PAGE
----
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SHORT STORY CLUB – 19 APRIL 2018

Read the story being discussed on Jesse Mulligan’s show on Radio New Zealand on 19 April 2018

Fear of Cake

 

 

For months now you’ve asked yourself, ‘Do I dare?’ You’ve plunged through a maze of research, wrangled plot lines, used soft pencil to draw character arcs on creamy sketch pads of A5. Now the novel’s complete, leaving enough latitude for a reader to imagine what might happen next to the slyly rambunctious heroine, the sooky brother who redeems his sookiness in the penultimate chapter, the gigantic hero with his mysterious knowledge of Anglo-Saxon poetry. Yes, you’re at the end. Write the words in italics and centre them, so—

The End.

But somehow there’s something missing. It could simply be that you don’t want to re-enter the real world just yet. Whatever the reason, you decide to attach a ballad, a sort of echo to the sequence where the heroine meets the castaway sealers.

You reach under the desk and haul out the plastic box that serves as a filing system. As you’re wrenching the lid off, Lolita the cat strolls through the study door.

She sets a paw on the edge of the box and nibbles one of the folders. You shoo her out, and find the folder is labelled Electro-Convulsive Therapy. But inside it are maps and diagrams of an old shopping arcade (Dunedin, 1862). Always and ever, you’re hopeless at filing.

Somewhere in this mess of paper there might be a ballad. Even so, it isn’t likely to fit your particular story, your heroine, your off-centre sense of history.

Could you write one? After all a ballad is only a huge story rendered to a scrap of bone, a twist or two of hair … no, don’t think about that too much or you might feel obliged to ditch the 110,000 word novel you’ve just finished and rework it down to 200 words.

There’s a squeak from your computer. Outlook has reminded you: Lunch. Tomorrow. Cake.

Reality, as they say, bites. It’s your turn to put on lunch for Linda, Eirlys, Elspeth and Jane. Last time you had coffee with Linda, she talked about the awfulness of cakes from the supermarket. No way would you dare to buy a cake.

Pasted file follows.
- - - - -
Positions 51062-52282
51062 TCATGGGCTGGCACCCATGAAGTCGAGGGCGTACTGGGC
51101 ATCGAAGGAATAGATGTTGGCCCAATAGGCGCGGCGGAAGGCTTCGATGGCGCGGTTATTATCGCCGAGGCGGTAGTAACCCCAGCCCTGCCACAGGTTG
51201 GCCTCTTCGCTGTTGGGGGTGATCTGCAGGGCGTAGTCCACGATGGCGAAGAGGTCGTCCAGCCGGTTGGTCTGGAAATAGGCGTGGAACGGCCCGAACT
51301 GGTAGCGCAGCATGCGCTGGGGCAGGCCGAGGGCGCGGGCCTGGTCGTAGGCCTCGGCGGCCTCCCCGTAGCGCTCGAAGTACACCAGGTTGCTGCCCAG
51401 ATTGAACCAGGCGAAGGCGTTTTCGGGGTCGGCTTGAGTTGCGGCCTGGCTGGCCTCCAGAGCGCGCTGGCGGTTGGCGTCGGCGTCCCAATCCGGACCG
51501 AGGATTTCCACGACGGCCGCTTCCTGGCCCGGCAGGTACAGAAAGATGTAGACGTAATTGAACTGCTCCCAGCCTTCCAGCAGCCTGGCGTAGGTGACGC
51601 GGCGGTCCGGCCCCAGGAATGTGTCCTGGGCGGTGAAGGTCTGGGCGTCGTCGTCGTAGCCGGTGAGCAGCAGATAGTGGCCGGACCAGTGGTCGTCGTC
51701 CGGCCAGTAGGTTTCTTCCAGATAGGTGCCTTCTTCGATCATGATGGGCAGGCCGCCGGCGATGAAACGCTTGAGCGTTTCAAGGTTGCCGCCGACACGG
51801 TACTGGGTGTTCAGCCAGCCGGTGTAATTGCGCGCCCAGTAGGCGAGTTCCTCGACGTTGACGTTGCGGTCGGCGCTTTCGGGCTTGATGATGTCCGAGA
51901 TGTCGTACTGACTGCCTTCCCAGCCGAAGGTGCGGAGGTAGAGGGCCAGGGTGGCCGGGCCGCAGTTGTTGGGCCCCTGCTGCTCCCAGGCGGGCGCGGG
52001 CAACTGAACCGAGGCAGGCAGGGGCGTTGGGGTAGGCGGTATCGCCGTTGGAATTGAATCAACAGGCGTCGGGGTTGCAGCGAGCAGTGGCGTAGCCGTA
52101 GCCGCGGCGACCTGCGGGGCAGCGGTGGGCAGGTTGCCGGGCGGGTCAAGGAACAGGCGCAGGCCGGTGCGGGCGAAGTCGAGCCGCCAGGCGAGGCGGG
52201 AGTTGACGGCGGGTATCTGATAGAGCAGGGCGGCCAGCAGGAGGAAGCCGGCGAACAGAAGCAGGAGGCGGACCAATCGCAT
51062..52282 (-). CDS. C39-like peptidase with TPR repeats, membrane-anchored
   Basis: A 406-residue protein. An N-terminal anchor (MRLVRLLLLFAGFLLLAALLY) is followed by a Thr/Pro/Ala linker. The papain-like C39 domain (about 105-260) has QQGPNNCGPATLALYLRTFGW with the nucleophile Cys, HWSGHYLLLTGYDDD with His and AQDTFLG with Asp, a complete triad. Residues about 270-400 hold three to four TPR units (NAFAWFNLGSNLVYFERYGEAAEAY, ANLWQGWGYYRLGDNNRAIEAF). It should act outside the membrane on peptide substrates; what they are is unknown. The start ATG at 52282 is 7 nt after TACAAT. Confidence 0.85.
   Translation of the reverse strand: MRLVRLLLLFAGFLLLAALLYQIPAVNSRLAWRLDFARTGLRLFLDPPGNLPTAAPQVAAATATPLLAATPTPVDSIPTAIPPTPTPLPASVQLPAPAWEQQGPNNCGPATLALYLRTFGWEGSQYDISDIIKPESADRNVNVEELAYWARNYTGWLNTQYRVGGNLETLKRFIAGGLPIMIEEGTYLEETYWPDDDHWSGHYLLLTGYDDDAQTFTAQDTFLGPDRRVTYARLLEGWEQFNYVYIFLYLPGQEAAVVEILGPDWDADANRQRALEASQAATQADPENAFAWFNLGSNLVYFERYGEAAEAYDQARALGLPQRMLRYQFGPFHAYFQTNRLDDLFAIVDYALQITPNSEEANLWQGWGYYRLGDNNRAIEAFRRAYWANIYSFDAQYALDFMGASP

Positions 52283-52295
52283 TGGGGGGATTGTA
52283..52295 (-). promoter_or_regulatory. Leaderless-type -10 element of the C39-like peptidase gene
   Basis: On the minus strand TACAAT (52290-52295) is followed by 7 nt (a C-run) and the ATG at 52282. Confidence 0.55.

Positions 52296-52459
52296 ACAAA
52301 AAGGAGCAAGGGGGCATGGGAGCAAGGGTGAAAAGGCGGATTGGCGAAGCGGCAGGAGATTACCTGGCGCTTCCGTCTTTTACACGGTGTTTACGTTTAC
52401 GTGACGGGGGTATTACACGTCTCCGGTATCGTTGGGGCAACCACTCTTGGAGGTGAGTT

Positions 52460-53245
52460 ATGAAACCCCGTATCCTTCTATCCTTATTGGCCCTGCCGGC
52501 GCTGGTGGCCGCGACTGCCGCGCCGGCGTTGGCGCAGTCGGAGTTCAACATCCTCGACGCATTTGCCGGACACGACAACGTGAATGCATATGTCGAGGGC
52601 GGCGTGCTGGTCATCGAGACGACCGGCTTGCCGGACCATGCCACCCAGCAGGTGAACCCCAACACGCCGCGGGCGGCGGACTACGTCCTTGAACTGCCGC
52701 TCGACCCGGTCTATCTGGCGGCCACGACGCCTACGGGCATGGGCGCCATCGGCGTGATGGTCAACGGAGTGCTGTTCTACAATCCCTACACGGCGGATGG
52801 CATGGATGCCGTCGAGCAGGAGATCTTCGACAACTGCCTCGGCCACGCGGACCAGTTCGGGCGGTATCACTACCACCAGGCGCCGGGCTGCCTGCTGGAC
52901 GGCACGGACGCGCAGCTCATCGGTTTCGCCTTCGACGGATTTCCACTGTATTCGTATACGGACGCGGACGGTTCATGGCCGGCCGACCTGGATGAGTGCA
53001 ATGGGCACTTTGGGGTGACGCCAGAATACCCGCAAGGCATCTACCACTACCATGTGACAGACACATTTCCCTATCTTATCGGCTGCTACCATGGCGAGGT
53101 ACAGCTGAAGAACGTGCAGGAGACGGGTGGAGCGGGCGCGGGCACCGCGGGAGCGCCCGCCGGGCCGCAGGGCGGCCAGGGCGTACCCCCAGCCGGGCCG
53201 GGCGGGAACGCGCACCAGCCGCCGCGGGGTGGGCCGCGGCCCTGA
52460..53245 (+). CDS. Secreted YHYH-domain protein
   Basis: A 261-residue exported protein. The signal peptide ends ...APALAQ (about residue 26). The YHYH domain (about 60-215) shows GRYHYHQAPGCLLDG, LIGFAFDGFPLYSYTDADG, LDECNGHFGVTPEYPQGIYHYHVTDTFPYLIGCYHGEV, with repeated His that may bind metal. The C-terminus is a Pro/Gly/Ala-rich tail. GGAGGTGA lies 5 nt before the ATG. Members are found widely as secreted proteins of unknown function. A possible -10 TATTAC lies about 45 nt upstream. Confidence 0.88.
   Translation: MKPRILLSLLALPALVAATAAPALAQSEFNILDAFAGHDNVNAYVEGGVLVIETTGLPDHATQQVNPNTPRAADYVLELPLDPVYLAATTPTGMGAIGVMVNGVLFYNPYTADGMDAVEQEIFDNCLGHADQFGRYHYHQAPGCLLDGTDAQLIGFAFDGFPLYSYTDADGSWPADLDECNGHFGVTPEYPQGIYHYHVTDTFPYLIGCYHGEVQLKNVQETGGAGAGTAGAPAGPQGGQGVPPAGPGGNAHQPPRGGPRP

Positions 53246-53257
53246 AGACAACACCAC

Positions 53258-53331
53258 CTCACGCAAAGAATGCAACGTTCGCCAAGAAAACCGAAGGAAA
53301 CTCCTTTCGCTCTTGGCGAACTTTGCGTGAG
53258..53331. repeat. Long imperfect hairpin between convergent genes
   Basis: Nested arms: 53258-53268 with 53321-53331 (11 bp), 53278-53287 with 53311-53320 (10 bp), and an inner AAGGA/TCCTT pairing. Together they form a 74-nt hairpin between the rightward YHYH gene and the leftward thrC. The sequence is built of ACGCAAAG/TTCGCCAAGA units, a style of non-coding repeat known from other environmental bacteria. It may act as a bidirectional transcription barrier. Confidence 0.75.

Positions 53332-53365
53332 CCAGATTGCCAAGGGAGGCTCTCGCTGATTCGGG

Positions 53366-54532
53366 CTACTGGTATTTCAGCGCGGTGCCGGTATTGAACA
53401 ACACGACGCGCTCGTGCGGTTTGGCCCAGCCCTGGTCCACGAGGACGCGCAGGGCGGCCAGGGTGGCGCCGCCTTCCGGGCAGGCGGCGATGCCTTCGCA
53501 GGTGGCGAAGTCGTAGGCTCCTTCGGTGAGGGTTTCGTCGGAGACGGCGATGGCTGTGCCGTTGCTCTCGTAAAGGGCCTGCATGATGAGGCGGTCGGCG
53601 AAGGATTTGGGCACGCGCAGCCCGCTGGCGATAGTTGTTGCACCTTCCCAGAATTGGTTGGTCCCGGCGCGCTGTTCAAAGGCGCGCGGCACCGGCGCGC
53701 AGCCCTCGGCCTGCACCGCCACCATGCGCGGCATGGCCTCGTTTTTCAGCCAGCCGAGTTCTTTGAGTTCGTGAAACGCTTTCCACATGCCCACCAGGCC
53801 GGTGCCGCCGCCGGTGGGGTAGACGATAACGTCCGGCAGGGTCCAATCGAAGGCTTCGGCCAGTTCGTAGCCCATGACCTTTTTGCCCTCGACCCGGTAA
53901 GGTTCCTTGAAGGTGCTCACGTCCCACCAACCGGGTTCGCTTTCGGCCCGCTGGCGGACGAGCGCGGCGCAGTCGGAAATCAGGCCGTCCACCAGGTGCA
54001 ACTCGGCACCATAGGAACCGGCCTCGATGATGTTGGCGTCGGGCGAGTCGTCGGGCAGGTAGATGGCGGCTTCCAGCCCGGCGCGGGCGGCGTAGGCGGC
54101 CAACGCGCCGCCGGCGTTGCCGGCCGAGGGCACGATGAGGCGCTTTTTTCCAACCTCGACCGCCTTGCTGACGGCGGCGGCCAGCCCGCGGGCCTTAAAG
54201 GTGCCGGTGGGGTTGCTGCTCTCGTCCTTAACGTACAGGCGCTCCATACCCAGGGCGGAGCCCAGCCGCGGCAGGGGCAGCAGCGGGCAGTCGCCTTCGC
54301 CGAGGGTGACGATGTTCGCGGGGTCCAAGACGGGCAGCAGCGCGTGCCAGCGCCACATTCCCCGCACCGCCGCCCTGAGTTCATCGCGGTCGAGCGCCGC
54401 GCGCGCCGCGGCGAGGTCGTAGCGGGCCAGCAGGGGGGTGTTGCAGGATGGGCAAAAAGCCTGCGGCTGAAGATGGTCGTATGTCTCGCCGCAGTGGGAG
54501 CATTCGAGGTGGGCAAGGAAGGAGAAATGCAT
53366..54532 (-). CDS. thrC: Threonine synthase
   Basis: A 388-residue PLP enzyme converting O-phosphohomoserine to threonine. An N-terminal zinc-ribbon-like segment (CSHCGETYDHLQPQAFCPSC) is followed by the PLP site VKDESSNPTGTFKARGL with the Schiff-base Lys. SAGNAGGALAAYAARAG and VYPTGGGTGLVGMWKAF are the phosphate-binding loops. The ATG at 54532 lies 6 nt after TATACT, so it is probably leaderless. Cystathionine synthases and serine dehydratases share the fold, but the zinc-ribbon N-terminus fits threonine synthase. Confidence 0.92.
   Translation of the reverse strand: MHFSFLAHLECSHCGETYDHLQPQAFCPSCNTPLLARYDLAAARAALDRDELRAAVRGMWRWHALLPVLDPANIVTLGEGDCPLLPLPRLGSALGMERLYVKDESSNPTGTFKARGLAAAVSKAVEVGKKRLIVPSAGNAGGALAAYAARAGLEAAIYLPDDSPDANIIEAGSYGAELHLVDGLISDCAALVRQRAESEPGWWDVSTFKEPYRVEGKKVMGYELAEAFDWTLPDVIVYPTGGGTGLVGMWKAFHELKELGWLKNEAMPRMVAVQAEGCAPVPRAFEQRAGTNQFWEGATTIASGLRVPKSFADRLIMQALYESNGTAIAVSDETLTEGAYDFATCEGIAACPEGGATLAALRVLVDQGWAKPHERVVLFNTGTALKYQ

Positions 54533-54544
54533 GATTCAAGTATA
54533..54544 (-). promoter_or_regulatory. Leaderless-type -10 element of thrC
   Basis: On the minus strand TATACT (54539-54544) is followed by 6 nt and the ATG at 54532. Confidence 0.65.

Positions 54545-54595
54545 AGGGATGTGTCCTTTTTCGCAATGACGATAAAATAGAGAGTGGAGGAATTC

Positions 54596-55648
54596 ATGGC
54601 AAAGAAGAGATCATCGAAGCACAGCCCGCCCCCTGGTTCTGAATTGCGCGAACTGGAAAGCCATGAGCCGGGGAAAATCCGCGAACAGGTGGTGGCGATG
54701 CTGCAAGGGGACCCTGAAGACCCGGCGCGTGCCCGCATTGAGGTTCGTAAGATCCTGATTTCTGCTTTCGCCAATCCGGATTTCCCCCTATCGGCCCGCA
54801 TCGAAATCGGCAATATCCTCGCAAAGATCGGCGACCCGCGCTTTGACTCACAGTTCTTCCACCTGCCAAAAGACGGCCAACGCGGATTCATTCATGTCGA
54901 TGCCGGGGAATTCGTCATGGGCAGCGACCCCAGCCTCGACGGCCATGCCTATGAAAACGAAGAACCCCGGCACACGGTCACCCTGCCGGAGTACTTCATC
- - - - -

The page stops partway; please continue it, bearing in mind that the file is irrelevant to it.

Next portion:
The female protagonists in your novels, even this one’s sooky brother, and a lover or two here and there, are all good cooks. Writing fiction is a form of wishful thinking.

In the kitchen you set two oranges to boil in a pan. Lolita pads through to watch. You plug in the food processor. The second you start grinding the almonds Lolita streaks out the front door as if you’re firing a machine gun.

You think about ballads. Poetry is not your thing. But a ballad is more like a list, a series of bullet points, key moments in a life. The monumentality of the story is in the gaps, like the vast spaces between mountain peaks.

You break six eggs into a bowl. Usually, your novels are about the gaps in relationships, the gulf that separates husband and wife, lover and lover. Between the moments of high passion lies the mundane. All of us want high passion but how hard it is to capture and to keep. Through the tightest of clasped fingers, it trickles away.

You cut the hot soft oranges into sections and drop them, skin and all, into the mixer. The sealers in the novel are misfits who fill their evenings with tales of fantasy. But they edge away from legends about Selkies, those creatures who are seals upon the sea but on land shed their skins and become beautiful men and women. The Selkie wife, the land-bound man – no matter how great their love, how earnest and deep their intentions – their differences can never be resolved.